Inquiry warns of the perils of drug testing

Workplace drug testing could increase dramatically in the UK and become a
fact of everyday working life, according to the findings of an independent
18-month investigation unveiled this week.

The Independent Inquiry into Drug Testing at Work, sponsored by DrugScope
and the Joseph Rowntree Foundation, predicts the UK "could be on the cusp
of an explosion of drug testing".

A Mori poll conducted on behalf of the inquiry found that 78 per cent of
employers would consider drug testing if they believed that substance or
alcohol abuse was affecting staff productivity. At the same time, 32 per cent
of employers believe that drug testing does not impact on human rights, the
poll revealed.

A Personnel Today/Alcohol Concern survey in 2001 showed that only 10 per
cent of 306 UK firms surveyed tested their employees for alcohol and drug
abuse.

The findings of the latest research come in a climate of little debate on
the issues and arise partly as a result of aggressive marketing by drug testing
companies, the inquiry warned.

"We know that testing is useful in specific safety critical and sensitive
industries. However, it is a quantum leap for employers outside of these
sectors to advocate drug testing of their staff," said Ruth Evans, chair
of the inquiry.

"We are in danger of slipping into a situation where employers are
taking on a quasi-policing role with respect to the private lives of their
staff."

The inquiry called on the Government to produce clear and definitive
guidance on drug testing at work, particularly the legal issues – something
that has been conspicuous by its absence.

In 2003, a report from the All-Party Parliamentary Drug Misuse Group
concluded: "At present, there is no real consensus or clarity about what
the aim of drug testing in the workplace should be."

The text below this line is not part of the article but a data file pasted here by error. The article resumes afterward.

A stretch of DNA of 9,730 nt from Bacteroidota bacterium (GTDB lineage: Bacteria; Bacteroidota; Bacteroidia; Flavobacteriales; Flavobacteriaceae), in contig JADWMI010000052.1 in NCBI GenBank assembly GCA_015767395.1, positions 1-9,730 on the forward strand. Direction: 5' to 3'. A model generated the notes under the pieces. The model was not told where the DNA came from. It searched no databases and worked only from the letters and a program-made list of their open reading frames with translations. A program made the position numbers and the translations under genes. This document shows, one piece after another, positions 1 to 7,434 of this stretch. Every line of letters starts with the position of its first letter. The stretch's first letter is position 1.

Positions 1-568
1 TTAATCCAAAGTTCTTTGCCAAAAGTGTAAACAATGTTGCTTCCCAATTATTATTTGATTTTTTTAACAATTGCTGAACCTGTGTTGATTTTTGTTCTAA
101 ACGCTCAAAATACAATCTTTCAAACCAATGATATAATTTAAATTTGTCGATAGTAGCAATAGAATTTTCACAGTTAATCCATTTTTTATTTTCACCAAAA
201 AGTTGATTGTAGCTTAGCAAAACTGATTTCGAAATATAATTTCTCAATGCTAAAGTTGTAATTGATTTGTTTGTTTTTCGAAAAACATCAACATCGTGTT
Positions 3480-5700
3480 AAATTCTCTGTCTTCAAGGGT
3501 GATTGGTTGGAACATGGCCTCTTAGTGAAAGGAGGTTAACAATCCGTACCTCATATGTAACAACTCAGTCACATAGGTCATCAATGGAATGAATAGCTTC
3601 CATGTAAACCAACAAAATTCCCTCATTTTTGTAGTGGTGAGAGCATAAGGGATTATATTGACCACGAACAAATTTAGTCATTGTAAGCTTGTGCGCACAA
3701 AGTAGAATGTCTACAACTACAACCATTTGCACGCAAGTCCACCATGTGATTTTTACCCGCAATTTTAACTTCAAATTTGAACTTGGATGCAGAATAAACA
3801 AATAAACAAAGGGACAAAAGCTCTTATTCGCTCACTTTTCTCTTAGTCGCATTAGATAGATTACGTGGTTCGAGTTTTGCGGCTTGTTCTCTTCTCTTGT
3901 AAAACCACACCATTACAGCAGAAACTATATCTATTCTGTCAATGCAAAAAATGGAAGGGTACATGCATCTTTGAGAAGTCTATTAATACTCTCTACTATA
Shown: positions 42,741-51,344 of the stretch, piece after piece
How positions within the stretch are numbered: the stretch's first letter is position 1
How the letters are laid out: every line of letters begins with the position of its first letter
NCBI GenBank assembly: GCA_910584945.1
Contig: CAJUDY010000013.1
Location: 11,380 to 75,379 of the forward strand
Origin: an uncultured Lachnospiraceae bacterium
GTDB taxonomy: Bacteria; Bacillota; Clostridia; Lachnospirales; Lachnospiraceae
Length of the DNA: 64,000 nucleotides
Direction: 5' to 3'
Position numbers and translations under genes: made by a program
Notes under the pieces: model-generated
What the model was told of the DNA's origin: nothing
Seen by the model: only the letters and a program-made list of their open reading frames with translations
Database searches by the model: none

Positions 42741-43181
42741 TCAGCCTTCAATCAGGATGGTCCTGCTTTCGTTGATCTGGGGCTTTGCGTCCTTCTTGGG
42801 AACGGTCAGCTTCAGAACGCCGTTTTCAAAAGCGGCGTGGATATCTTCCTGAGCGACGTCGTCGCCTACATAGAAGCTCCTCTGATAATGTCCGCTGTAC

The process of testing, which often involves collecting blood or urine
samples, raises significant issues of privacy and employers must take
particular care not to infringe an individual’s human rights.

In the transport industry it is already a criminal offence for certain
workers in jobs where safety is of critical importance – train drivers, for
instance – to be under the influence of drink or drugs while at work.

By Daniel Thomas

Inquiry conclusions

– Drug testing can have a role to play in sectors where safety
or public trust is an issue. But it has no role in the majority of workplaces

– Drug testing is expensive and has only a limited impact on
safety and performance  

– Testing laboratories need to be accredited. A voluntary
system is not acceptable

Feedback from the HR specialists

Neil Robertson, director for people, British Airways

– BA has just introduced drug and alcohol testing for all its
UK staff. BA Health Services will offer confidential support and treatment with
a view to helping people back to work. Breaches of the existing drug and
alcohol rules are rare, but even one incident is too many. (see page 3 for the
full story)

Angela O’Connor, HR director,
Crown Prosecution Service

– It’s a very tricky situation. It depends on the environment
in which people are working. We have no plans for a blanket policy on drug
testing. You have to treat staff as responsible adults. If a situation did
arise we would deal with it on an individual basis. A policy would not be
helpful to the morale of an organisation.

Gill Leach, partner at Blake
Lapthorn Linnel law firm

– Employers have to tread very carefully. A chief concern is
any potential employment tribunal’s interpretation of the legislation
surrounding the issue – it can be very subjective. Employers have a duty to
provide a safe working environment for staff and need to think how they
reconcile that with asking questions about their employees’ personal life.

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